If you ever find yourself in a situation where someone is putting you down in an effort to try and make themselves feel better, or trying to convince you that you are somehow undeserving or “less than” anyone else – then you are successful! BUT this is the time when the adage above stands – You are indeed in the wrong room and need to get out as fast as possible. Such negative energy and toxicity is pervasive and can potentially affect you for a LONG time.
I spent most of my formative years in “the wrong room” and it took a long time to clear those faulty messages and damaging stories once I got out – mostly because so many healing modalities require you to revisit those situations and “work through them”. I felt I’d already lived through those stories once and hated going there again, no matter which persona, voice or energy bubble I was dressed in – so I developed my own method of clearing which is quick, easy and painless. What I learned by doing so is that at a fundamental level, we are NEVER in the wrong room! Everything is a learning experience and the old adage “What doesn’t kill you makes you stronger” is very true IF you are able to let go of the hurt and keep hold of the lesson. It is a wonderful thing indeed to see and feel the truth of that for yourself, especially without spending hours crying over spilt milk!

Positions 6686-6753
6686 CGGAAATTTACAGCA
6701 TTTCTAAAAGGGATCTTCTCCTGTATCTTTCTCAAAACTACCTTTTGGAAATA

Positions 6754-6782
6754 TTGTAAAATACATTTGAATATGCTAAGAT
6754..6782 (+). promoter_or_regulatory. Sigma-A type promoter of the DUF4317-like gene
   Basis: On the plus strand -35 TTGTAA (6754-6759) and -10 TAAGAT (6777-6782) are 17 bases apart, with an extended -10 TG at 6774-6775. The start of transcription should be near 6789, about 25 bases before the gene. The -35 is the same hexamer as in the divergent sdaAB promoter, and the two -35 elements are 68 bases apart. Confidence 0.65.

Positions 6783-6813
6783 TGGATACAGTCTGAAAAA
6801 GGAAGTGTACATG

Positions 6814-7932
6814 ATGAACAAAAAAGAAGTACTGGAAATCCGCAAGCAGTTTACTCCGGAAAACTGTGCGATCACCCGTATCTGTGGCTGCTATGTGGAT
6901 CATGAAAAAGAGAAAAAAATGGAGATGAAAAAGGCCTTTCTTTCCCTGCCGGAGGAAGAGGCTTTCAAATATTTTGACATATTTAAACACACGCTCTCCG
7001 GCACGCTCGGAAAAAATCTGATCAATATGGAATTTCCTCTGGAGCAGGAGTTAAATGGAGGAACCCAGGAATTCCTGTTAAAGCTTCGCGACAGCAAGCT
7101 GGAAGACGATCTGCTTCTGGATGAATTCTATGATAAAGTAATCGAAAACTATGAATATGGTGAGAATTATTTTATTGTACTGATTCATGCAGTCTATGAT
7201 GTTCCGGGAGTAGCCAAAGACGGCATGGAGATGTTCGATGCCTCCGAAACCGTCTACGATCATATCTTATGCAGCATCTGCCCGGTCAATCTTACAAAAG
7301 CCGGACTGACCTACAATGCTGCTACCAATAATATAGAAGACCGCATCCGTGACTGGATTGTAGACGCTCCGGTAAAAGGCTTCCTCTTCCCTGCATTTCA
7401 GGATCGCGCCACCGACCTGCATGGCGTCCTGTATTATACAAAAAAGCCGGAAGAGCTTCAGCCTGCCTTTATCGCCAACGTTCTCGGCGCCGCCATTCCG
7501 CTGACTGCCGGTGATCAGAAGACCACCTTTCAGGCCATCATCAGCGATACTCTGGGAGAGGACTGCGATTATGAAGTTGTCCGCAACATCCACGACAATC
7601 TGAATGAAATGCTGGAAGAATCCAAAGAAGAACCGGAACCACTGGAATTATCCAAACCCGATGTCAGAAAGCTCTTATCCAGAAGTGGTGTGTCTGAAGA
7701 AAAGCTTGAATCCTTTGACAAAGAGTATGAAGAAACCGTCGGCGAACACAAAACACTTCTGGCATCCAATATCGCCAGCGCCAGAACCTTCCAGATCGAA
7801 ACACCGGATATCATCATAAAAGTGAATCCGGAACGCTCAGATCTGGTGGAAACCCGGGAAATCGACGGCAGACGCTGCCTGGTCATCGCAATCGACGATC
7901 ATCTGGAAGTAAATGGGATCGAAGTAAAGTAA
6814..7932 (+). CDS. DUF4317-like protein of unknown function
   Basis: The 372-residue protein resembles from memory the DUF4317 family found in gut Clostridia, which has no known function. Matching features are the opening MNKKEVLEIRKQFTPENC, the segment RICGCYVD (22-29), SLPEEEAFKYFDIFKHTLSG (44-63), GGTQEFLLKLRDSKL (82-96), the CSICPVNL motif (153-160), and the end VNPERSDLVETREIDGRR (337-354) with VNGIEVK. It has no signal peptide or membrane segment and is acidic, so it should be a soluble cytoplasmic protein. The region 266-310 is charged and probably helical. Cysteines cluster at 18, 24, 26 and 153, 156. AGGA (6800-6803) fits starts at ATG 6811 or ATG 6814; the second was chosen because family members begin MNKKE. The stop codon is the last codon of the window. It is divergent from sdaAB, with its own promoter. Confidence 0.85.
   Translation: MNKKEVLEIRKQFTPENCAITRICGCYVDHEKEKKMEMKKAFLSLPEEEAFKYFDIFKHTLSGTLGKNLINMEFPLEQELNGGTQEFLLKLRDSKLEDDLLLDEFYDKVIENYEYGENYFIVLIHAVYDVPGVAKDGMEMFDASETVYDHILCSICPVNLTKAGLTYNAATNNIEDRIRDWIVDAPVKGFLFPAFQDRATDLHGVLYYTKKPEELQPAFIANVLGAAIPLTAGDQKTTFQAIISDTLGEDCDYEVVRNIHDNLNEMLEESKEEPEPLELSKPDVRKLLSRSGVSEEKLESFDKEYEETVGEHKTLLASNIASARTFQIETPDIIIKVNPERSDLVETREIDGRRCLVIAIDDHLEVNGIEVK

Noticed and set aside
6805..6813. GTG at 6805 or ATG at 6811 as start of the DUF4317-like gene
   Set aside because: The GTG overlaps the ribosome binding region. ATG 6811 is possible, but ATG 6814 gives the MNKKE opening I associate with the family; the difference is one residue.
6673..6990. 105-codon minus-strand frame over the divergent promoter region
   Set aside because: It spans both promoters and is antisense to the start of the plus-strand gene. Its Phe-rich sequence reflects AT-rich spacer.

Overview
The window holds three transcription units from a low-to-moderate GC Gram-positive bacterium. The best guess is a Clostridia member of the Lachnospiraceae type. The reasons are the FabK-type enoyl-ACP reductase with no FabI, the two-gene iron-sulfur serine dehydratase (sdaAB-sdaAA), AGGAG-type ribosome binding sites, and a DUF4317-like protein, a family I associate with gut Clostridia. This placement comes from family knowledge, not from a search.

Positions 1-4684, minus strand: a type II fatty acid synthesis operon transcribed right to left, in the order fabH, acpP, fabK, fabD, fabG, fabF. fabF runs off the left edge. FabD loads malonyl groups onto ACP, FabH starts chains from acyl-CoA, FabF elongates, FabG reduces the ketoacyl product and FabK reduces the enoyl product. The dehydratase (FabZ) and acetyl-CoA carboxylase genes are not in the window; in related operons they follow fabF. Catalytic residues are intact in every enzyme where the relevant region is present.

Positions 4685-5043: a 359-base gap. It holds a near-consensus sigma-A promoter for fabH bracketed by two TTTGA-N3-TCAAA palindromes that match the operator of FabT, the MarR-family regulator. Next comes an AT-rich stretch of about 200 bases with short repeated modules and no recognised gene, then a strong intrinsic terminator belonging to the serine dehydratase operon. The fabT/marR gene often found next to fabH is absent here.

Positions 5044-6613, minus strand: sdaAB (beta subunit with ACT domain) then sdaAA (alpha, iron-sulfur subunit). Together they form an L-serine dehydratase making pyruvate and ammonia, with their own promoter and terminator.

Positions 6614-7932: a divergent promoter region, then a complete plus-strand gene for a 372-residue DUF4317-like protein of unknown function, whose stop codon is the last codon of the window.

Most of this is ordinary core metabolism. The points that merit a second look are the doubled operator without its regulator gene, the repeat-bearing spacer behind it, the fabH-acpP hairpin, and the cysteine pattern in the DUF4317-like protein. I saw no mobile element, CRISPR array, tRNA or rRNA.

I’m very proud of what I’ve created and how many people I’ve already helped with it. If you would like to know how it feels to be free of past hurt and trauma, to enjoy a new sense of clarity and purpose, enjoy freedom from comparisonitis and appreciate the life lessons and tests you’ve SO passed already, then click here to book your Vibrational Healing and Alignment Session.